Mexico: Horror scares up impressive returns

Territory Reports

B.O. cume (through Sept. 29): $385 million
Top title: “Fantastic Four” (Fox, $22 million)

“The Descent” (Videocine)
“The Grudge 2” (Gussi)
“Hooligans” (Decine/Values)
“Shutter” (Zima)
“Water” (Film House)

“Carambola” (Billiards): Written, directed and produced by Kurt Hollander, starring Daniel Martinez, Diego Luna, Jesus Ochoa, Laura Hidalgo and Roberto Cobo. Filmed as an instructional video, film shows story of hustler who wins a pool hall and finds business management more than he can handle. Completed. (Sales: Imcine)
“KM 31”: Written and directed by Rigoberto Castaneda. Produced by Billy Rovzar, Fernando Rovzar and Julio Fernandez. Psychological horror film about twins with telepathic powers and a haunted stretch of highway. Starring Iliana Fox, Catalina, Adria Collado and Raul Mendez. Film in final stages of post. (Producers: Lemon Films, Filmax)
“Un hombre ejemplar” (working title): Dark political comedy where, in the near future, a homeless man receives all he could dream of ister after he is mistakenly believed to attempt to leap to his death. In post-production. Production companies: Bandidos Films, Altavista Films. (Sales: Altavista Films)

MEXICO CITY — As Mexico’s indie market gets progressively ugly for the little guys, dominant players Gussi and Televisa-owned Videocine are becoming mini-majors.

Mexico has yet to produce a homegrown hit this year. “The Grudge,” followed by “Monster-in-Law” (Gussi) and “Million Dollar Baby” (Videocine), led the indie run through mid-October. Germany’s 2004 Oscar foreign language nominee “Downfall” (Videocine) reaped more than $2 million and has been one of the surprises of the year as well as doc-hybrid “What the Bleep Do We Know” (Film House) earning nearly $550,000.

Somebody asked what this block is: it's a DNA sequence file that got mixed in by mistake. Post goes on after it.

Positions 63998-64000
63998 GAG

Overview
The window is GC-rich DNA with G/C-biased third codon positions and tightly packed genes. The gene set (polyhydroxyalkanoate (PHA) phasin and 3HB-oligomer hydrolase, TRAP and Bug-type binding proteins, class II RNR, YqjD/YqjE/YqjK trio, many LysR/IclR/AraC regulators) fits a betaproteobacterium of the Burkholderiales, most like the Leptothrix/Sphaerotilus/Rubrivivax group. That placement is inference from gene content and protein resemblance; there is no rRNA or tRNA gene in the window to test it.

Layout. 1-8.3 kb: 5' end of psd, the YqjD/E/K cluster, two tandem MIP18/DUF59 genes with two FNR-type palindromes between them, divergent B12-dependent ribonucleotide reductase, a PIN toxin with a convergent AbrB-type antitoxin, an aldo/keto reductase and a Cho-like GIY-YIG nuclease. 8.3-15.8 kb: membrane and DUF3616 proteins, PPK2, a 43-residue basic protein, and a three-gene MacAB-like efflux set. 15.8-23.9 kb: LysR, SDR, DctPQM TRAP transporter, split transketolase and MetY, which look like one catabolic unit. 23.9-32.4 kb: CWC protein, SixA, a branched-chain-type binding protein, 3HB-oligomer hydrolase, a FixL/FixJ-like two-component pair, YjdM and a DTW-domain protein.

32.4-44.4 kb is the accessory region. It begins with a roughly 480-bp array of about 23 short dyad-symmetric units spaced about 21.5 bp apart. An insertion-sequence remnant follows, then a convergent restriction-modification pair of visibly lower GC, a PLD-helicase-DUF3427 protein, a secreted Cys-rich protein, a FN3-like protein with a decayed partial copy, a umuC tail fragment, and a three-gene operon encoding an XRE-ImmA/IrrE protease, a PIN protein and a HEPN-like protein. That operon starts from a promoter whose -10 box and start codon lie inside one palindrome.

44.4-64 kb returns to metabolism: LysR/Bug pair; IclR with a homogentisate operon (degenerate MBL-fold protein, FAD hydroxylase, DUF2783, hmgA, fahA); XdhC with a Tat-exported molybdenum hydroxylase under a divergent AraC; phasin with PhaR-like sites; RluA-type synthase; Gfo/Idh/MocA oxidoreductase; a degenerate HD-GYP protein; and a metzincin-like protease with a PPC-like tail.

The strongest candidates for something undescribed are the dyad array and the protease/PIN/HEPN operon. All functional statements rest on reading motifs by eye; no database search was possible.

Gussi has released more titles than any distributor, major or indie, with 53 pics out by the end of September, raking in $37.7 million and beating Sony local’s take from 30 films during the same period by $2.2 million, according to data from Nielsen EDI. Videocine brought in $22.9 million through the first nine months.

“Horror films are working well. They love them here, if you do good marketing campaigns and have decent product,” says Mineko Mori, head of international at Videocine.

However, smaller distribs are struggling, buying fewer films and sitting on titles waiting to go out. Most distribs are holding enough films to last them through next year and beyond in Mexico’s tight indie market.

Richard Ham, one of the owners of 2005’s No. 8 distrib Decine, says all the Hollywood product is making things tough for smaller pics. “A few years ago you could put anything on the market and it would make $100,000,” adding that such films now generally make around a little more than half as much.

But Daniel Birman, head of production company Alameda Films and co-founder of distrib Film House, says it can’t all be blamed on big studio fare. “We have a grave problem: there is too much art product,” he says. “We don’t compete against the big guys, we compete against each other.”

The growth of piracy continues to cut into video and DVD sales. The MPAA recently reported that nine out of 10 DVDs in the average Mexican home are pirated.

While the DVD market has been growing in terms of retail prices, indie pics are lucky to go at bargain bin prices. “The volume helps, but it’s not a business in itself,” says David Chelminsky, buyer at Zima. Besides rampant piracy in the nation’s street markets, legitimate retailers also are stocked with DVDs from the U.S. that have been illegally brought into the country.

Small indie distribs say the TV market is a problem, too. Free TV buys little to no indie product, and cable and satellite are dominated by DirecTV and Cablevision, both half owned by Televisa, which demands all-or-nothing deals on titles – mostly from its own arm. Only local pubcasters regularly show indie fare.

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